PHILADELPHIA, June 11, 2013 /PRNewswire-USNewswire/ -- Saltz, Mongeluzzi, Barrett & Bendesky presently represents six surviving victims of the Philadelphia Building Collapse. The demolition contractor, Griffin Campbell Construction, issued a statement, through their attorney Kenneth Edelin yesterday, and has announced their intention to hold a press conference this afternoon. Mr. Edelin's statement on behalf of Griffin Campbell Construction raises more questions than it answers. The statement indicates that Griffin Campbell's bid was $112,000. However, the permit filed by Griffin Campbell Construction indicated that the estimated cost was $10,000. They paid a fee of $1,460 on an estimated $10,000 project cost. This obviously raises the issue of why Griffin Campbell Construction reported the estimated cost at $10,000 when it knew it was $112,000. Was this to save on the fee it would have to pay on the $102,000 cost it didn't report?
OSHA 1926.850 REQUIRES that an engineering survey plan be prepared before beginning demolition operations. Mr. Edelin's statement does not indicate that any such engineering survey was done. Our sources have told us that there was no such survey. Did Griffin Campbell Construction violate Federal Law by beginning this demolition without an engineering survey? Were any engineering surveys prepared on the "several" other demolition projects he has claimed to perform?
Griffin Campbell Construction is listed as the licensed contractor for the owner STB Investments Corporation. Did Mr. Campbell negotiate directly with Richard Basciano? If not, who at STB investment Corporation did he speak with? Was there a written contract? What was the price?
Mr. Edelin claims that "inspectors from OSHA, the City, and on behalf of The Salvation Army visited the site after demolition had started and gave the site a clean bill of health…and that photos established the timeline of the work and will establish work had already begun on the collapsed building at the time the inspectors from the City, OSHA and on behalf of the Salvation Army visited the site." This is the first reference that the Salvation Army had been notified of the excavation and their inspectors were there. Why? Who did they speak with? When were OSHA and the City's Department of Licensing and Inspection there? Who did they speak to and what did they say?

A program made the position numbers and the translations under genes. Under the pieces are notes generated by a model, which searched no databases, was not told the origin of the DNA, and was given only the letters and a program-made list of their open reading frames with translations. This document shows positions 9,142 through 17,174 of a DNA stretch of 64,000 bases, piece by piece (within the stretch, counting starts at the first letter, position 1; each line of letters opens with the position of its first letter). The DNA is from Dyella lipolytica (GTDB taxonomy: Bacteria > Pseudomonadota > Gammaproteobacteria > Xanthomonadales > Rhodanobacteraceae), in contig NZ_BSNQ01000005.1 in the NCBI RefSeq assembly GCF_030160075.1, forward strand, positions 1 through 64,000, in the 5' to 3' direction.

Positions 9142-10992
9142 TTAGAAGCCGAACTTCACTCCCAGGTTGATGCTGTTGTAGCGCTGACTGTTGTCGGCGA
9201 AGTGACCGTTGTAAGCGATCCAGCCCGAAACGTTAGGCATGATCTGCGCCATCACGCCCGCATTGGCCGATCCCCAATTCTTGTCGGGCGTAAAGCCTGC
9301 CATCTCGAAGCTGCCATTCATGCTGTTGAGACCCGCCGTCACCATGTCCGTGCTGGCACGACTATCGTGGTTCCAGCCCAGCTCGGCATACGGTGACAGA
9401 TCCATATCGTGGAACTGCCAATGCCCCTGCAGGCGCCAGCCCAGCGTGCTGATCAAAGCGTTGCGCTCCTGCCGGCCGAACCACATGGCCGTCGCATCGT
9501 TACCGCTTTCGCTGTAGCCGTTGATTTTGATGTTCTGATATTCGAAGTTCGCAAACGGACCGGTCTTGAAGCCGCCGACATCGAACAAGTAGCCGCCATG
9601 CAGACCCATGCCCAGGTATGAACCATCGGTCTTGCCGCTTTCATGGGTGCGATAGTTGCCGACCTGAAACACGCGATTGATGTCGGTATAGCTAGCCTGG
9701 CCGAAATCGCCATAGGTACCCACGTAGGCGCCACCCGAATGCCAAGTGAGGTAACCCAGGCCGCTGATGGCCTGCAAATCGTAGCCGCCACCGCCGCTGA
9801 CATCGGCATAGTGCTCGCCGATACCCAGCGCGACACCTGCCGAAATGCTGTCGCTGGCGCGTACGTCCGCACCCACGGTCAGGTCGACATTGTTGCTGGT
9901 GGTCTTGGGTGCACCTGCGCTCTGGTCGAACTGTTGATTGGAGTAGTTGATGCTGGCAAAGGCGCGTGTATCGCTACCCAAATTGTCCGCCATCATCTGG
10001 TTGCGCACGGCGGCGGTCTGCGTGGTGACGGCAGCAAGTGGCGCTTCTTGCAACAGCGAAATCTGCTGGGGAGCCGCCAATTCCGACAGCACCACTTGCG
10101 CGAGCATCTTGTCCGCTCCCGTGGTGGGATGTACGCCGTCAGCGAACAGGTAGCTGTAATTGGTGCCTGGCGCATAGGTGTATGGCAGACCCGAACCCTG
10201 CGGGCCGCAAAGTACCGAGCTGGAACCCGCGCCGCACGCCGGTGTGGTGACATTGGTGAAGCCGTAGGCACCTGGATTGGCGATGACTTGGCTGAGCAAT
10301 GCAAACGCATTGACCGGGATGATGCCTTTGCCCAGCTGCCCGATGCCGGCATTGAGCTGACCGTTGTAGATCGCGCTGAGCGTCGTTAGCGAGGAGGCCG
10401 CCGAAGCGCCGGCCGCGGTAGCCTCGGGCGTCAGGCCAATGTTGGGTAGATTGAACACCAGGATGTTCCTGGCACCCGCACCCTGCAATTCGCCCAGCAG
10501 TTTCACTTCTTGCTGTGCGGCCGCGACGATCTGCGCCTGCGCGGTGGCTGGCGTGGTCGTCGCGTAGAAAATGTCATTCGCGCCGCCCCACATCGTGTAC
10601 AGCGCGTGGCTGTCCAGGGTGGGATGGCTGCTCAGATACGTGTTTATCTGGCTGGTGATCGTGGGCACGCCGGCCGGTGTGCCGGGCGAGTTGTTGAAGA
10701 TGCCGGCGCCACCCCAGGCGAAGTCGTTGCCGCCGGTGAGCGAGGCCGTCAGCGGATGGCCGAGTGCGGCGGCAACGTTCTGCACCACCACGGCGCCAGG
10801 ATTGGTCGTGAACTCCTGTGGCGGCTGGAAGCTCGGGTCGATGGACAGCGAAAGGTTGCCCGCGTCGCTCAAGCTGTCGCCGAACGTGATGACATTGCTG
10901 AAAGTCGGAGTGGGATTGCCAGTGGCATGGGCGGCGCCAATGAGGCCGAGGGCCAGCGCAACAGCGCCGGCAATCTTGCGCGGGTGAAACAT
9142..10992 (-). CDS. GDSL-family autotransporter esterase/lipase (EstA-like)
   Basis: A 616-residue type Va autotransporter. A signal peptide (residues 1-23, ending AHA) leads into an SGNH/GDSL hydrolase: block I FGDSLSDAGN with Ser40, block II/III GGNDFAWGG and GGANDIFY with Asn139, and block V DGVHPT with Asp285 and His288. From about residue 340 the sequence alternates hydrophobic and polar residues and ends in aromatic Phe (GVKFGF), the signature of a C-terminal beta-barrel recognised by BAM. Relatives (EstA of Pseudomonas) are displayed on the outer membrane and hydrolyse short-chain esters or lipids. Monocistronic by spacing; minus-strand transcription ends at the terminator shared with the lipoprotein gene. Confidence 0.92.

Griffin Campbell Construction claims that they chose Sean Benschop to work on this job. Was there a sub-contract? How much was he paid? Mr. Campbell claims that "the excavator was on site to remove debris, NOT demolition on that section of the building." If the excavator was on site to only remove debris why is there a video posted on YouTube showing the excavator demolishing the front façade of the building the Sunday before the accident? (See 4 photo sequence -- www.smbb.com) Why, in the photographs taken the day before the accident, are there no scaffolds which would support a claim that the excavation was being done by hand? (See photo. Notably, this photo also shows a worker with a cast on his right arm. Sean Benschop has been reported to have been wearing a cast on the day of the accident). How could they possibly demolish a 40 foot high wall with no scaffolding?
Why was the iron beam brought to the site the day before the accident? What was its purpose?
Why was the wall (shown clearly unbraced in the photos taken the day before the accident) not braced in blatant violation of OSHA 1926.854?
Representatives of Saltz, Mongeluzzi, Barrett & Bendesky will be available for comment after Griffin Campbell Construction Company's press conference.
SOURCE Saltz, Mongeluzzi, Barrett & Bendesky, P.C.